How about the Virtual Chapters that money from Summit pays for? How many of those people are attending Summit? I don’t know, but I’d be shocked if it’s 100% or anything close to that. Are we cutting Virtual Chapters?

24 Hours of PASS is also paid for by Summit.

You know, everything that PASS does, whether you like it, and attend it, or not, is paid for by Summit. There are good arguments to be made that we should not be doing the BAC (and arguments that we should). Where the money comes from is absolutely not a part of that argument. Otherwise, we must pull funding from anything and everything that is done by PASS that doesn’t translate to 100% benefits for the people who paid for it, Summit attendees.

I believe that we, the members of PASS, should be open and accepting and willing to try new things, both from a technical perspective and from a personal one. Providing training and community is what we do. Let’s focus on that.

Apr 23 2015

PASS Board Update: April 2015

It’s been a pretty interesting month on the board.

First, we did have a little problem. I’m sure one or two of you may have noticed that the SQL Saturday web site was down for a moment. Well, three days. Joking aside, this was a serious problem, but my involvement was largely peripheral since I’m in charge of Chapters. I tried to help out a little, offering what support I could and, if nothing else, supplying an ear, willing to listen. Quite a few people took advantage of that. I communicated all their information up the chain to HQ and the other board members. Nothing has been held back.

Next, we’ve started the budgeting process. That’s fascinating. As well as a giant pain in the… well, anyway. Thankfully the people at HQ are helping shepherd me through the process.

We’ve had a number of leadership changes at different PASS Chapters. A couple of new groups have been created. We’re making some progress there.

Also this month I went to the PASS Business Analytics Conference.

Let’s talk about this.

The event was really well put together. The keynotes were amazing. You can read about them here and here.  The venue was great. The speakers I saw seemed good (for the most part). We hosted a number of focus group discussions with attendees and speakers to get feedback on the event. Overall, they were extremely happy with it. They also provided a lot of great suggestions to help improve the event if we do it again.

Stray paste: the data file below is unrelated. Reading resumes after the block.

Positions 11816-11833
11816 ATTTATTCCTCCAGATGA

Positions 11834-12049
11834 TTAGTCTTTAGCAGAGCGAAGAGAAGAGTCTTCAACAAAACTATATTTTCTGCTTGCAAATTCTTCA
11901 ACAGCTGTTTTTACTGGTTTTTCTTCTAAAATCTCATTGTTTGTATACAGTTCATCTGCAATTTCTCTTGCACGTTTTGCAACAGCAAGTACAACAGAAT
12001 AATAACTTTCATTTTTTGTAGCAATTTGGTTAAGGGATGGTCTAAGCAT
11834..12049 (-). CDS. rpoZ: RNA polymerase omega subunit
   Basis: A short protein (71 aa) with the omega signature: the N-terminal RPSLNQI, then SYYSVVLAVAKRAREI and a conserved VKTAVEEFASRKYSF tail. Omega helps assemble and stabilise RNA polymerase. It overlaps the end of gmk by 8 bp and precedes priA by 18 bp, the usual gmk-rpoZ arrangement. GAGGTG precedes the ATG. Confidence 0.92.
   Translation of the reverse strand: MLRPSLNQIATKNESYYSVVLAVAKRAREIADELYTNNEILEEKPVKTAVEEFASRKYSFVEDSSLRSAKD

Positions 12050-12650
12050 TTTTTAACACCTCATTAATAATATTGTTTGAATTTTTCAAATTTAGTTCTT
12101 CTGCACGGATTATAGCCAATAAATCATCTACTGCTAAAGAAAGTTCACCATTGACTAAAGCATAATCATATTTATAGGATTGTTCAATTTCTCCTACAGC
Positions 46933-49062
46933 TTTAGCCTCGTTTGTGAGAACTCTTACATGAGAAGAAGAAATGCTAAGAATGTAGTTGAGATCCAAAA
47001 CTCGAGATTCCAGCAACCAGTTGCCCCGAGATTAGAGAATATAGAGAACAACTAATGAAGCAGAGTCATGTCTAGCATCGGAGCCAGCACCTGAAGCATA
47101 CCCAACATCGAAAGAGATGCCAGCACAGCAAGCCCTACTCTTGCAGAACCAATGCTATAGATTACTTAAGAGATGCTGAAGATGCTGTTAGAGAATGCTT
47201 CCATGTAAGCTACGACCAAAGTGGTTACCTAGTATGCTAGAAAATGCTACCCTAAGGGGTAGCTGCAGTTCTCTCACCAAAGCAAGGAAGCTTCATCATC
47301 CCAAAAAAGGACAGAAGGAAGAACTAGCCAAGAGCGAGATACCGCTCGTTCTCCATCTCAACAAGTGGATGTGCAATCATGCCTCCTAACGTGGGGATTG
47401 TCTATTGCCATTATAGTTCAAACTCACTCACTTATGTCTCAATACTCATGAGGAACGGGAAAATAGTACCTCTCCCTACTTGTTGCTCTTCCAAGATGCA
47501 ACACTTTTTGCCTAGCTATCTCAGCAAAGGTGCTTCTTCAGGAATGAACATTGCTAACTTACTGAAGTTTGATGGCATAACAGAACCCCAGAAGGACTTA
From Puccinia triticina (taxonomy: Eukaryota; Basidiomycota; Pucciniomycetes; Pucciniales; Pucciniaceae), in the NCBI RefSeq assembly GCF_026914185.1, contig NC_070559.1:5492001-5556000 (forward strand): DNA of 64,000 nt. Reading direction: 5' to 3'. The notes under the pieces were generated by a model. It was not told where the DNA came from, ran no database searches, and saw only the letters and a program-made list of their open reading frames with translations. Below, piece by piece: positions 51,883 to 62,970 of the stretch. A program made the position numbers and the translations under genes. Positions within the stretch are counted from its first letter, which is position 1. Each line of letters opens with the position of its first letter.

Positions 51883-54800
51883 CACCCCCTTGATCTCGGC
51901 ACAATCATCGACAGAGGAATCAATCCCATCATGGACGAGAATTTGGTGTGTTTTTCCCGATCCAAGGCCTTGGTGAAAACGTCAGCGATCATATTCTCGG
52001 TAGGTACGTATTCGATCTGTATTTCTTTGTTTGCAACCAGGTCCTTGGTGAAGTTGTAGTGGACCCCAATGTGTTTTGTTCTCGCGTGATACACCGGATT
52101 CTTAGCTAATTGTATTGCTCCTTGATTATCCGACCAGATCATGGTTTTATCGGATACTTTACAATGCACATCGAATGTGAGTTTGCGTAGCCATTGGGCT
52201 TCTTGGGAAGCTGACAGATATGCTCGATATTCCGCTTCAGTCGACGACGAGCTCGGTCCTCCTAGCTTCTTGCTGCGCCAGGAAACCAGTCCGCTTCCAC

And there is the question. Do we do this again?

I’m not sure.

If you saw my tweets during the event, I was very supportive. I was also actively promoting the event in the weeks leading up to it. All this is part of my responsibilities as a board member. We were committed to an event and I’m going to help the organization ensure that event is successful. Period.

However, if you had asked me whether I would support doing this again next year, prior to going to the event, I would have said no. Now, I’m not sure. The fact is, there’s a split between the perfect BAC audience member and the perfect Summit audience member. That’s not saying that there’s not crossover. There very much is. But, my concern is, can we, the PASS organization, properly support a community that is business focused using the tools we have for supporting a technology focused community? Should we?

From all the feedback, we supplied an event that people liked and cared about and, most importantly, would suggest to others. So we probably can support a business focused community. Should we?

For myself, and all this is just me, reporting to you, I think that the big question is, does this help our existing membership. Prior to this event, I would have said absolutely not. I would have argued that there was not a path from DBA to analyst. After talking to lots and lots of people at the event, I found that a healthy number of our peers have moved from being a DBA or BI person to being a data analyst. It goes something like “Hey! You know that data stuff, right? Well we need someone to do this data analysis thingymabob and you just volunteered.”